Nov 15 I pay $12 for FFXIV. Why pay $15 for Classic? I copied this from a reply I made with slight edits, but I feel this should be brought up in a post. I'm mostly a FFXIV player nowadays. I used to play classic a lot and have only played modern WoW on and off because friends kept bugging me to come back... and then we would all quit a month or so in. I currently pay $12 for FFXIV because they have an option to pay 12 for having only 1 character per server. Paying $15 dollars for an old game that was already released is just too much. I don't like modern WoW at all. I don't like the changes they are making to 'their classic'. If I have to pay $15 dollars for a game I won't play and a modern Blizzard's take on classic WoW, then I'm not going to pay anything and go on private servers. I don't like private servers either because the people running it are often corrupt and you never know when the servers will be shut down, but I am also not willing to shell out $15 for something that isn't worth it. If I can pay $12 to play FFXIV which is a modern mmo that receives constant updates, I shouldn't have to pay $15 to play an old MMO that's already been released and is getting unnecessary changes.Destroynme111 Nov 15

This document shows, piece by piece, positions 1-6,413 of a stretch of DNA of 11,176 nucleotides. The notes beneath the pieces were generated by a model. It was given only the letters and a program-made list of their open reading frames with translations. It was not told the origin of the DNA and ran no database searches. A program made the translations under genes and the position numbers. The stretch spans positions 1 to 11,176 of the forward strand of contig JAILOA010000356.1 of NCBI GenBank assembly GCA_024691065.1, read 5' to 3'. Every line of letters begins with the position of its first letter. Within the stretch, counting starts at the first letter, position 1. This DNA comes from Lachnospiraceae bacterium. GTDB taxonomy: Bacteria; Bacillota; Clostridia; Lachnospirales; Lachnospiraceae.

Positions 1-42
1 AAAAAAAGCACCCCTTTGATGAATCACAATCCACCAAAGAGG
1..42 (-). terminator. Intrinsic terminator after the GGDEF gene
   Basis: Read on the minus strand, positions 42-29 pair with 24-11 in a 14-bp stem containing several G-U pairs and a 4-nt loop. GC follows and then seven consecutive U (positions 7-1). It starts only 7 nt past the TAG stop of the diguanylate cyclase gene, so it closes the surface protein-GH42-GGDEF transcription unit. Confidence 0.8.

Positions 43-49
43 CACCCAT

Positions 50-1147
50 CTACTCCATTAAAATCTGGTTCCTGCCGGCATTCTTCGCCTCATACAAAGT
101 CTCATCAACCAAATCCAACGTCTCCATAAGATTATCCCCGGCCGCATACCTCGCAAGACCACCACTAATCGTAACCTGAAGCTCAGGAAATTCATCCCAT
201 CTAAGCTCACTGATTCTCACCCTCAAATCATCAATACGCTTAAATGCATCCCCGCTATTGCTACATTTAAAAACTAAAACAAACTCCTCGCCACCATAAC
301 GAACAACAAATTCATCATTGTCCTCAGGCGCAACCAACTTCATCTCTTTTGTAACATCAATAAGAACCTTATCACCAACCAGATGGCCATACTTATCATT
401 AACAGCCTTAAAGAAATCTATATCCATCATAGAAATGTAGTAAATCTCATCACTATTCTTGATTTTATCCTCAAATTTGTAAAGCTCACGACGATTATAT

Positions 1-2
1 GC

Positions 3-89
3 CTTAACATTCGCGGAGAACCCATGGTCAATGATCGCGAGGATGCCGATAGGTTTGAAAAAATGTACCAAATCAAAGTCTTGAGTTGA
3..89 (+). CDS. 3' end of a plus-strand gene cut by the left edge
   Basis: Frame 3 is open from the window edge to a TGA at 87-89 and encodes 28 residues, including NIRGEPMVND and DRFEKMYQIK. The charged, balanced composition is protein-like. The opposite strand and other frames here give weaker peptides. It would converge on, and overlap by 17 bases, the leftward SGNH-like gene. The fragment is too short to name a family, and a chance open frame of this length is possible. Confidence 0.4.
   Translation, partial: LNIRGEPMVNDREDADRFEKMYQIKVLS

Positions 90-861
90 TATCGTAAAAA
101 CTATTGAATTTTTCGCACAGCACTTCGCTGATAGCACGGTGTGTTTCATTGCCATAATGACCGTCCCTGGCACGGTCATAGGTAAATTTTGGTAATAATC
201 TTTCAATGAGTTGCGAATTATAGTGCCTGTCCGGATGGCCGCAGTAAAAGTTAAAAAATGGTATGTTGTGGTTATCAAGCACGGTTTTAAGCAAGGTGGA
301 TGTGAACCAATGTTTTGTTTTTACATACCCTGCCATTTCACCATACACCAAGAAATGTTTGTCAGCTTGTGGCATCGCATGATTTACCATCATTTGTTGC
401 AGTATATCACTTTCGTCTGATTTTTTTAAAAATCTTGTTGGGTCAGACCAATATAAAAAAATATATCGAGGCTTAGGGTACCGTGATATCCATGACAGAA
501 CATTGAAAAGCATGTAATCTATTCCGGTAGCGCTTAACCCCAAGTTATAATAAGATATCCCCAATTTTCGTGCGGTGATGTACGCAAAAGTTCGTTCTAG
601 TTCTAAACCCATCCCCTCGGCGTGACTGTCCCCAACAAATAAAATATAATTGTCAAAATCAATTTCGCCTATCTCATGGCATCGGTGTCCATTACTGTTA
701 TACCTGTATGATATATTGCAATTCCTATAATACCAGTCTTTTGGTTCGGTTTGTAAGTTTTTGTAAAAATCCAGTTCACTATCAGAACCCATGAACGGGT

Another hurdle we had to overcome was how to store and merge our data. World of Warcraft has multiple updates or patches in development at any one time, each in a different stage of development. If an art asset or terrain file is added to one patch, the system is designed so that it also automatically shows up in later patches. This meant that If we had simply inserted a new patch for WoW Classic into the current development environment, we would have overwritten things like the current broken dam in Loch Modan with the previous intact version—and as you can imagine, this would have caused issues for Battle for Azeroth.
A demo of the game was available at BlizzCon 2018, and was downloadable on home computers for anyone who purchased a BlizzCon ticket or virtual ticket. The servers became available when Opening Ceremony started at BlizzCon 2018 and was set to end on November 8, but was extended until November 12.[4] Players started at level 15, and the only available zones were Westfall and the Barrens.[5] It was based on patch 1.13.0, essentially patch 1.12.0 ported to a modern infrastructure. The first day of the demo, there was a playtime limit of a cumulative 60 minutes with a cooldown of 90 minutes, applied through the BlizzCon Exhaustion debuff.[6] The debuff was removed on the second day of BlizzCon 2018.[7]